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Inicio Cirugía Española (English Edition) Acute Appendicitis Due to Parasitosis
Journal Information
Vol. 96. Issue 5.
Pages 306-308 (May 2018)
Vol. 96. Issue 5.
Pages 306-308 (May 2018)
Scientific letter
DOI: 10.1016/j.cireng.2018.05.002
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Acute Appendicitis Due to Parasitosis
Apendicitis aguda por parasitosis
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Cristina Alejandre Villalobos
Corresponding author
cvillalex@gmail.com

Corresponding author.
, David Fernández-SanMillán, Eudaldo López-Tomassetti Fernández, Juan Ramón Hernández Hernández
Servicio de Cirugía General y Digestiva, Complejo Hospitalario Universitario Insular Materno-Infantil, Las Palmas de Gran Canaria, Las Palmas, Spain
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Acute appendicitis is one of the most common causes of acute abdomen and one of the most frequent indications of urgent abdominal surgery. Obstruction of the ileocecal appendix has been proposed as the main etiology of this disease, although it is not always identified, which is why some authors consider that obstruction is the result and not the cause of inflammation.1–3 There is no single theory that explains all cases of acute appendicitis, and the etiology of inflammation varies depending on patient age. Infections and follicular lymphoid hyperplasia are more frequent in young people, while in adults we can find fibrosis, fecaliths or neoplasms.2,4 Parasite infection is a rare cause of acute appendicitis.1 These parasitoses include Enterobius, Ascaris, Giardia and Entamoeba histolytica.2 We present a clinical case demonstrating the presence of Enterobius vermicularis (E. vermicularis) during an appendectomy.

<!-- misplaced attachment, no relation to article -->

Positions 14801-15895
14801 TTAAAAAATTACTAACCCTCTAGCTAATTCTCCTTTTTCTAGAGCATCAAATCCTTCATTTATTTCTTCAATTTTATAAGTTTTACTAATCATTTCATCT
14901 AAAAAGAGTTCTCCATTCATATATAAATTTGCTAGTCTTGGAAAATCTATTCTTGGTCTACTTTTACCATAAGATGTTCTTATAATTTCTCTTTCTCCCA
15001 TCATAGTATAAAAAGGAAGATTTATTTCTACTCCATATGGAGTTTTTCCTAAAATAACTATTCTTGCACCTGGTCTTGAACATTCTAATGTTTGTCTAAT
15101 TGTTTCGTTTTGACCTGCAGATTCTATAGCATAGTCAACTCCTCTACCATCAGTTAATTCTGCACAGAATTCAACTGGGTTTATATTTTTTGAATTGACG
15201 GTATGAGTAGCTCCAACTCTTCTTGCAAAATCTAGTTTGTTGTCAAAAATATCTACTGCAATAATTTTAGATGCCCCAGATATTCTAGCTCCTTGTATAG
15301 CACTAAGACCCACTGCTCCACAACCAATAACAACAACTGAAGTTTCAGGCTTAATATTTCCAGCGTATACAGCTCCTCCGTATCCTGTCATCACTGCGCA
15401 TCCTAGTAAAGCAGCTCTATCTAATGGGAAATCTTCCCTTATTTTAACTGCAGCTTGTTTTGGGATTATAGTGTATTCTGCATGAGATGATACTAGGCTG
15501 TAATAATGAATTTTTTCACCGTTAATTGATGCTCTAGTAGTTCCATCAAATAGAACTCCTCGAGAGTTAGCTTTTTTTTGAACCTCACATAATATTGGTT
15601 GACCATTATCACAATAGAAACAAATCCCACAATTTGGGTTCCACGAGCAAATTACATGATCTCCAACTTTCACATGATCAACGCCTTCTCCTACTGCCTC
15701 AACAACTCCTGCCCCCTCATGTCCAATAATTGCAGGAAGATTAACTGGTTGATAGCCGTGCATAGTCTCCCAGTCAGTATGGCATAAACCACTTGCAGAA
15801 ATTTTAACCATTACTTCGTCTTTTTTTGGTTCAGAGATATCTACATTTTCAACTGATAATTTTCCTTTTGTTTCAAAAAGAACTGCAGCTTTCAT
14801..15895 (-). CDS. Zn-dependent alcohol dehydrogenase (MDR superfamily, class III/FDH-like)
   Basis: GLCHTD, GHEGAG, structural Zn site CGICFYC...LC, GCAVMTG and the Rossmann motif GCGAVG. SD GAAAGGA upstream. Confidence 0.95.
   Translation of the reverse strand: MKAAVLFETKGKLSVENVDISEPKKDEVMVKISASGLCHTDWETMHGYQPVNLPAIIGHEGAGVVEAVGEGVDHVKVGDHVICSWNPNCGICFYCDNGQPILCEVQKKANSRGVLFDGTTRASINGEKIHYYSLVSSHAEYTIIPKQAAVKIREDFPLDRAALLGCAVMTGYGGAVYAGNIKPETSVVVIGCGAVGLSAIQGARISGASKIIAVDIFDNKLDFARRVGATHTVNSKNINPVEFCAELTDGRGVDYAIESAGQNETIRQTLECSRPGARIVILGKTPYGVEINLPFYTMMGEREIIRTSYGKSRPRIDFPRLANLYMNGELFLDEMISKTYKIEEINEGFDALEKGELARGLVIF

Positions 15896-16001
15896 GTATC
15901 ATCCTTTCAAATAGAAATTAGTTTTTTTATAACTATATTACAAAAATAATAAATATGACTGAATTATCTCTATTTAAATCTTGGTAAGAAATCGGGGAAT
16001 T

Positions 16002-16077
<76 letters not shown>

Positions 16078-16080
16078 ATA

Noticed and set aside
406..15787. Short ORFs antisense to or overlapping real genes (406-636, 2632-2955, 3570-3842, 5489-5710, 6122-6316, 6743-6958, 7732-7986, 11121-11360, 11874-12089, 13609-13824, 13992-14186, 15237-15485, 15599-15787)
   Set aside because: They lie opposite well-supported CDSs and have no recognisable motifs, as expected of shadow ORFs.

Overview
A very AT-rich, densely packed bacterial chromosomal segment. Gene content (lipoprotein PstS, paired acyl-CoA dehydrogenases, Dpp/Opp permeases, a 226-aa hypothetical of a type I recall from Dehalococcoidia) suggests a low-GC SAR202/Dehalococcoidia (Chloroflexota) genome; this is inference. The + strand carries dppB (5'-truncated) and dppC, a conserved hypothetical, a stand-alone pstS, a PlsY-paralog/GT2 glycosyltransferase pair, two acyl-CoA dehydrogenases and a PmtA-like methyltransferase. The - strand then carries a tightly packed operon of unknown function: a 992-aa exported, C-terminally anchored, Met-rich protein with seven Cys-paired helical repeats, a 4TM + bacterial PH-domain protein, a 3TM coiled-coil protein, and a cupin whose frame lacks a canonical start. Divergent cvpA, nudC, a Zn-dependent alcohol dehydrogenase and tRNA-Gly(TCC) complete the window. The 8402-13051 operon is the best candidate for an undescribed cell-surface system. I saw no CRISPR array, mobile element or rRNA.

We present the case of a 20-year-old male who came to the Emergency Room 3 times due to abdominal pain that had been progressing over the course of 10 day located in the right iliac fossa (RIF) accompanied by nausea, with no other notable symptoms. On his first visit to the emergency room, systematic testing showed mild hematuria and mild leukocytosis. An abdominal ultrasound was performed, although the ileocecal appendix could not be identified, so the patient was discharged with suspected urinary infection and treated with broad-spectrum antibiotic therapy. Due to the persistence of the symptoms, the patient returned to the emergency department again, where there was notable abdominal pain in the RIF and a positive Blumberg sign. At this time, blood work showed no evidence of leukocytosis and eosinophilia of 9.7%. Due to the persisting symptoms and the non-visualization of the appendix on ultrasound, an abdominal CT scan was ordered, which identified a retrocecal appendix whose diameter was at the upper limit of normal.

Given these findings, the patient was operated on using laparoscopic appendectomy. When the base of the appendix was cut, 2 millimetric parasites were seen entering the abdominal cavity (Fig. 1A). After the intervention, the patient's symptoms improved and then disappeared. The surgical piece was sent for pathology study, and the infestation was treated with oral albendazole while a stool sample was studied for parasites. The fecal study was positive for E. vermicularis. The pathology study of the surgical piece reported the presence of parasites (E. vermicularis) and vascular congestion of the appendiceal mucosa (Figs. 1B and 2), with no other findings of interest.

Fig. 1.